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For Wichita, another economic development plan

For Wichita, another economic development plan

The Wichita City Council will consider a proposal from a consultant to "facilitate a community conversation for the creation of a new economic development diversification plan for the greater Wichita region." Haven't we been down this road before? This week the Wichita City Council will consider funding "the formulation of a new economic development strategy." Here's a summary provided by the city: Wichita State University approached STARNet about developing a proposal to assist WSU, the Wichita Metro Chamber of Commerce and the community with the formulation of a new economic development strategy. Over a period of almost ten months STARNet…
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Wichita debt levels seen to rise

Wichita debt levels seen to rise

As part of the campaign for a proposed Wichita sales tax, the city says that debt is bad. But actions the city has taken have caused debt levels to rise, and projections are for further increases. According to the most recent edition of Wichita's Performance Measure Report, the city's debt levels are projected to rise, based on three measures. One measure, named "Outstanding Net General Obligation Debt as a Percentage of Assessed Value," is projected to rise. From 2007 through 2011, the average value for this measure was 1.50 percent. Since then its actual value has risen, and the city…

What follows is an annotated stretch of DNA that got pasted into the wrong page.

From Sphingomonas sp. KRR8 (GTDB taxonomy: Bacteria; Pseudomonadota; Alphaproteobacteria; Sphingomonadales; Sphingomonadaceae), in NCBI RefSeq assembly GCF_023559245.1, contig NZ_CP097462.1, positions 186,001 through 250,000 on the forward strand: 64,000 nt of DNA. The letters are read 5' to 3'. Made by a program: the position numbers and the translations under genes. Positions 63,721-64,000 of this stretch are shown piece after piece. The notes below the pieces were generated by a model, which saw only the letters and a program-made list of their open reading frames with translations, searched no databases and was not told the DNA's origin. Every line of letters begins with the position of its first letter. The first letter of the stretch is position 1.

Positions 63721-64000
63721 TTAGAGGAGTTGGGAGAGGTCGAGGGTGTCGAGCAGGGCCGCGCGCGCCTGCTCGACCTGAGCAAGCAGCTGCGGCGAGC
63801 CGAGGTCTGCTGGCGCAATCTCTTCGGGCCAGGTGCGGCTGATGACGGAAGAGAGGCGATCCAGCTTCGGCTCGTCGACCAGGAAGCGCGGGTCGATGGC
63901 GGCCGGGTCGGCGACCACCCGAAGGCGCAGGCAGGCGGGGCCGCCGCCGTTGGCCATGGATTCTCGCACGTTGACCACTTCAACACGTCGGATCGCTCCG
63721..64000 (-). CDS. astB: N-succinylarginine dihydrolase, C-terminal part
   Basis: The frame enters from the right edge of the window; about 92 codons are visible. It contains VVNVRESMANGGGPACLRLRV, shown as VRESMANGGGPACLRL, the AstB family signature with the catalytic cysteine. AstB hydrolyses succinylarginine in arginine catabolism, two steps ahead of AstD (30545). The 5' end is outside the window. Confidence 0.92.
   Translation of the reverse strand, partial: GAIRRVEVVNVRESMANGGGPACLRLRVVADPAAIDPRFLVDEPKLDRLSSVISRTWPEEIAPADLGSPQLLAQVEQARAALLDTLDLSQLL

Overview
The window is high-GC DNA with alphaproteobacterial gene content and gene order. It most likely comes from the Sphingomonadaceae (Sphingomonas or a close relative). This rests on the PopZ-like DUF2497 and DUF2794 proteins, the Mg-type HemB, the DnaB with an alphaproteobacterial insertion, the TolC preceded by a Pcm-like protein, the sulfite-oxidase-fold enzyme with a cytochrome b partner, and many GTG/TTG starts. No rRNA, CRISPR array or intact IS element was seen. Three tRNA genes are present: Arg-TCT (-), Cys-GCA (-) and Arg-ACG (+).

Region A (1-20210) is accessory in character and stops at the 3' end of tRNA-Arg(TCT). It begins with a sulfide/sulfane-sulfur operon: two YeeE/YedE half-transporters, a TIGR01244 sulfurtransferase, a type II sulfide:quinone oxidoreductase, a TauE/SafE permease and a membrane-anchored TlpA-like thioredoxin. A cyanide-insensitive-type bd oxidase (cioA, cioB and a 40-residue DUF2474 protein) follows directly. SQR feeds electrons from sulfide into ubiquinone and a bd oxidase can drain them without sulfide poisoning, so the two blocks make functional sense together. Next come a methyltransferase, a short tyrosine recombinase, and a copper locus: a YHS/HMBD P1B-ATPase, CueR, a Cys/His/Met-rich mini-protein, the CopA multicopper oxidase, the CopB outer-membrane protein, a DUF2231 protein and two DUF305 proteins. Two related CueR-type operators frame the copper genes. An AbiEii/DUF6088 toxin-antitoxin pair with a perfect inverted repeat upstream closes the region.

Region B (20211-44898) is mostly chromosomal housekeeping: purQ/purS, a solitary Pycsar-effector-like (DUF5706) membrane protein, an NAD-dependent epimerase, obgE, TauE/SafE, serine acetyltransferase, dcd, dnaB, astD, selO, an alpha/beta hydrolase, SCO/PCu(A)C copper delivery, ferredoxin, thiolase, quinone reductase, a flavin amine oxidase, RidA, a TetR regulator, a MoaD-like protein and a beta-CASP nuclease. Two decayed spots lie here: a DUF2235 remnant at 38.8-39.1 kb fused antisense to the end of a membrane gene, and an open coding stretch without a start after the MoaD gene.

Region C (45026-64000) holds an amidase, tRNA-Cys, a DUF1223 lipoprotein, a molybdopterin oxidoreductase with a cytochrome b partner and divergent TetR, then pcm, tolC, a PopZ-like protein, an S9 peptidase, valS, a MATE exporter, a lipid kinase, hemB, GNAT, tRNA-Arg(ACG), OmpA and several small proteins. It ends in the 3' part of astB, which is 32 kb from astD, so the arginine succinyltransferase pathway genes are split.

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In Wichita, promises of accountability and transparency

In Wichita, promises of accountability and transparency

Boosters of the proposed Wichita sales tax promise transparency. But Wichita has not delivered on that in the past, and still rebuffs the public's right to know. When a city council member apologizes to bureaucrats because they have to defend why their agencies won't disclose how taxpayer money is spent, we have a problem. When the mayor and most other council members agree, the problem is compounded. Carl Brewer won't be mayor past April, but the city council member that apologized to bureaucrats -- Pete Meitzner (district 2, east Wichita) -- may continue serving in city government beyond next year's…